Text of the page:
Leash Training 101

Leash training a dog can really be difficult. Dogs don’t like to be held back with something foreign, like a leash, so it can cause frustration and more pulling.

Honestly, a leash doesn’t come naturally to a dog. How to handle being on a leash has to be taught and that consistent communication has to be maintained for the life of the dog.

Most of the time, when a leash is put on a dog, it creates a need to want to pull more. Opposition reflex is a natural thing that happens and works against you needing your dog to hang next to you. When they feel pressure, they push against it. We do the same thing in many ways as humans. Someone tells you, don’t hit the red button, what do you want to do? If you are in an altercation with someone that is about to get physical, not that you ever would do that, but maybe in your youth, haha, if you were held back physically by a friend, the adrenalized instinct is to push through being held back. Dogs feel the same. It can even escalate their intensity when pulling towards certain things.

So how do we fix it? Well, there are endless training techniques and tools to use, but I’m going to cover some leash basics.

If your dog pulls and gets to where they want to go, even their favorite potty spot, you are actually teaching them to pull. Truly by just letting your dog have a tight leash by moving in the direction they want, they feel that tight leash and they are able to take a step, you are rewarding their pulling and teaching them to pull to get where they want to go. It’s a hard habit to break, but that is the first concept important to understand. By allowing it, you are teaching them to do it.

Next is to learn how to use leash pressure for guidance. It’s about having a leash that has tension, is taught, in the opposite direction your dog wants to go. I like to call it a leash communication dance. Once your dog takes a step in towards the tension rather than pulling away from it, you release the leash tension and reward with a verbal marker word like “good” and continue moving until the dog pulls again. The dog pulls, you go in the opposite direction with tension, dog gives into it towards you, “good”. Rinse and repeat!

Here are some notes on the tension. You aren’t supposed to really pull the dog. It’s an art to hold onto leash tension when your dog pulls without pulling your dog. If you pull the dog, it doesn’t teach the dog anything. You have to just hold tension and the dog makes the decision to walk to you and you loosen the leash as a reward. Also, you don’t want to hold the leash up in the air. There is no guidance in that. You want to guide the dog with the leash more horizontally, to the side. Think about guiding the head where you want him to go. I mention that because you don’t want to do pressure back down your dog’s spine either. There is no direction in that. It needs to be more horizontal and to the side of the dogs head or body. That’s direction they can follow, like a horse. They can’t follow direction up in the air or down the back of the spine. These turns, you are doing them as much as you need to to where your dog doesn’t get to take one step where they want to go by pulling.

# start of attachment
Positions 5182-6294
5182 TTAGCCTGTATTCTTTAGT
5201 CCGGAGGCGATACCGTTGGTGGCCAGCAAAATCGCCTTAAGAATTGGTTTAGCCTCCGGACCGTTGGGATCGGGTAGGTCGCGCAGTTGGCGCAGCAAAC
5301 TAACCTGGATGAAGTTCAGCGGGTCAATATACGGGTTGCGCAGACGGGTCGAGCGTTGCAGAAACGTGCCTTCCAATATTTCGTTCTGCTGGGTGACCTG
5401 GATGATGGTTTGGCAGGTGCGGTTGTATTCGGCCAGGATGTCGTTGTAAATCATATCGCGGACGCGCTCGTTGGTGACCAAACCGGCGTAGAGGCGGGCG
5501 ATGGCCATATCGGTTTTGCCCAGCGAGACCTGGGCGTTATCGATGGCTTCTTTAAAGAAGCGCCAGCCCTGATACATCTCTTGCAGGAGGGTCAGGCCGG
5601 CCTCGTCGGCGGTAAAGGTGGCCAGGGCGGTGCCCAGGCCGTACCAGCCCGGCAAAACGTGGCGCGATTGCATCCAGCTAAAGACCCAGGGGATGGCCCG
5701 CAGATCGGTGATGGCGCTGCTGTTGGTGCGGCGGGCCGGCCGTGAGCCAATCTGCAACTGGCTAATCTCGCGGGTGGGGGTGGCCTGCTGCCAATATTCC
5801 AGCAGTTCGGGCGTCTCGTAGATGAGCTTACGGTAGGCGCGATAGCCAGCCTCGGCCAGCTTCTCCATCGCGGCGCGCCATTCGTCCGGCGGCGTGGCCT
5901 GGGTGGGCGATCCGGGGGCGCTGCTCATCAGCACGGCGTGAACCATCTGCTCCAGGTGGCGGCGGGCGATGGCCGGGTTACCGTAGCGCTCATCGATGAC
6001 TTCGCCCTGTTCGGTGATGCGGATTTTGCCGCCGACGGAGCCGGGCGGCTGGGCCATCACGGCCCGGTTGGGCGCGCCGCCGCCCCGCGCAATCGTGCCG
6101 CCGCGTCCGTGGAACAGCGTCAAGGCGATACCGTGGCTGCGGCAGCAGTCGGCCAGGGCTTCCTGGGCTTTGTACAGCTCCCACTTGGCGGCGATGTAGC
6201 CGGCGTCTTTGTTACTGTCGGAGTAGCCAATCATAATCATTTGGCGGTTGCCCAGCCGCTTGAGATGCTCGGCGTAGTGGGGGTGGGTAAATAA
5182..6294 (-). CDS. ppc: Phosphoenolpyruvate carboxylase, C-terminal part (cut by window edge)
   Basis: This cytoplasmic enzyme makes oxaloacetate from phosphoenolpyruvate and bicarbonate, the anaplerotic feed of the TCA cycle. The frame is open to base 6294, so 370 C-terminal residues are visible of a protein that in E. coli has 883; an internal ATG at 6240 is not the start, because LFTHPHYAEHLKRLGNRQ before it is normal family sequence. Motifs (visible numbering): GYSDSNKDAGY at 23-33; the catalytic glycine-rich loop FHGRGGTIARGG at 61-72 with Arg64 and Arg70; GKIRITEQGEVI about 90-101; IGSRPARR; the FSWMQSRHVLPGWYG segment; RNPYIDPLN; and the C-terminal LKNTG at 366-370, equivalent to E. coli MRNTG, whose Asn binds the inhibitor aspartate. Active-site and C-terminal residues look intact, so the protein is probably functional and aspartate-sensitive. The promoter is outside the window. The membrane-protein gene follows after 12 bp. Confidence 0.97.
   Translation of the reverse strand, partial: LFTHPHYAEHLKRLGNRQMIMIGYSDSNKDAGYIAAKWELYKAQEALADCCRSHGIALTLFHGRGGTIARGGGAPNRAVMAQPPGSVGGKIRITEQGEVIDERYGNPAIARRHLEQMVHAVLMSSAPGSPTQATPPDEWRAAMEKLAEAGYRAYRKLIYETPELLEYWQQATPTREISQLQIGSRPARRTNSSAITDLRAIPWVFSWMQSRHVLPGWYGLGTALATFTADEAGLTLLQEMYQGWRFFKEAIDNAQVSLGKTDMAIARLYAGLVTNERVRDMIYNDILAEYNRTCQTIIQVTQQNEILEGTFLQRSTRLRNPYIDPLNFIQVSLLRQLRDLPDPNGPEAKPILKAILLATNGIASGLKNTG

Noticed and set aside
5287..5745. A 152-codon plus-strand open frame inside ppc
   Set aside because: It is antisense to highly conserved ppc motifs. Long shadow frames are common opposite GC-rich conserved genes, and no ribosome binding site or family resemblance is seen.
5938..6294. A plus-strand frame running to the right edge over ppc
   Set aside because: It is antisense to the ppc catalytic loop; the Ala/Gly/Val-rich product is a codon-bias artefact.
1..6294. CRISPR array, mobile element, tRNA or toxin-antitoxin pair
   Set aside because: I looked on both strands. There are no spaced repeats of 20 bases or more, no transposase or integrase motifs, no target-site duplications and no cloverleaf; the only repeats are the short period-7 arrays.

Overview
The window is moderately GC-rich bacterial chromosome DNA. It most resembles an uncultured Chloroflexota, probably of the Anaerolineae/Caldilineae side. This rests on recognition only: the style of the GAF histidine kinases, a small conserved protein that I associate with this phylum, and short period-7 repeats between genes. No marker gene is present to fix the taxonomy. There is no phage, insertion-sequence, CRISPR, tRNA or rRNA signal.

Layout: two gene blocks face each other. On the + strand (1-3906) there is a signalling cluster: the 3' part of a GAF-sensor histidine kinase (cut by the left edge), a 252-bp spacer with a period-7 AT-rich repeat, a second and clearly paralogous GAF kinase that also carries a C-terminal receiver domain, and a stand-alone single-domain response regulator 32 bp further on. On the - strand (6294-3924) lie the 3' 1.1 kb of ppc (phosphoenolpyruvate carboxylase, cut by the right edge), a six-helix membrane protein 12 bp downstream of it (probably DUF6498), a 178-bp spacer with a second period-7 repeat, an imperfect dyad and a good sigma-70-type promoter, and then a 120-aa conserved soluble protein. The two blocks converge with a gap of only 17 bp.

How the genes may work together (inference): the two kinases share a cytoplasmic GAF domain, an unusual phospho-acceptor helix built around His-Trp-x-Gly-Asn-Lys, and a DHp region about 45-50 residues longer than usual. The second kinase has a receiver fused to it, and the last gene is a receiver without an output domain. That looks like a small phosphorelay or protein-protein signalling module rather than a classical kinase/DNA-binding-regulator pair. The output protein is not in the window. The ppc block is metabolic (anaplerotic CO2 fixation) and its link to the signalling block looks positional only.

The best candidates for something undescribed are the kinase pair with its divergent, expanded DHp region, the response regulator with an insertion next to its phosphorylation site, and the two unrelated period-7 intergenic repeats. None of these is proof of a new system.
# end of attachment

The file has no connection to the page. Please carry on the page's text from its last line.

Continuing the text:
Now let’s talk about leash tugs. This is a pop and release of the leash. It starts with slack and ends with slack. It’s a way to interrupt your dog focusing in the wrong direction or just to get their attention. It should be done AFTER your dog understand leash pressure. When your dog is easily moving in towards the leash pressure rather than away from it, then you can try a few tugs to help your dog be more aware of your body language. A tip when it comes to a leash tug is you can’t tug a leash that’s already tight. So if your dog is already pulling and you tug the leash when it’s tight, then you are just pulling your dog, not training. You have to bend a bit to create slack to give a tug and a verbal command like “let’s go” and end with slack and it can get your dogs attention where you can move in a different direction or get your dog to slow down with you.

Hopefully these tips give you the start on learning more about leash pressure, guidance and tug communication to start helping your dog bond with you on a walk by caring where you are at and where you want to go.

Bethany Wilson
Author: Bethany Wilson

Bethany Wilson, founder of Ruff Beginnings Rehab, has been helping dogs and owners achieve a better quality of life for well over a decade, by teaching dog training as a lifestyle. With years of experience teaching at rescues, on television, coaching online and at facilities; Bethany’s goal is to give owners the knowledge they need to better connect with their dogs and give them the confidence they need to achieve real world obedience. Bethany's YouTube videos have over 5 million views and have helped dog owners all over the world. She currently is the owner of Ruff Beginnings Rehab that works with dogs from all over, but mainly the west coast and master trainer at The Puppy Academy in Hermosa Beach.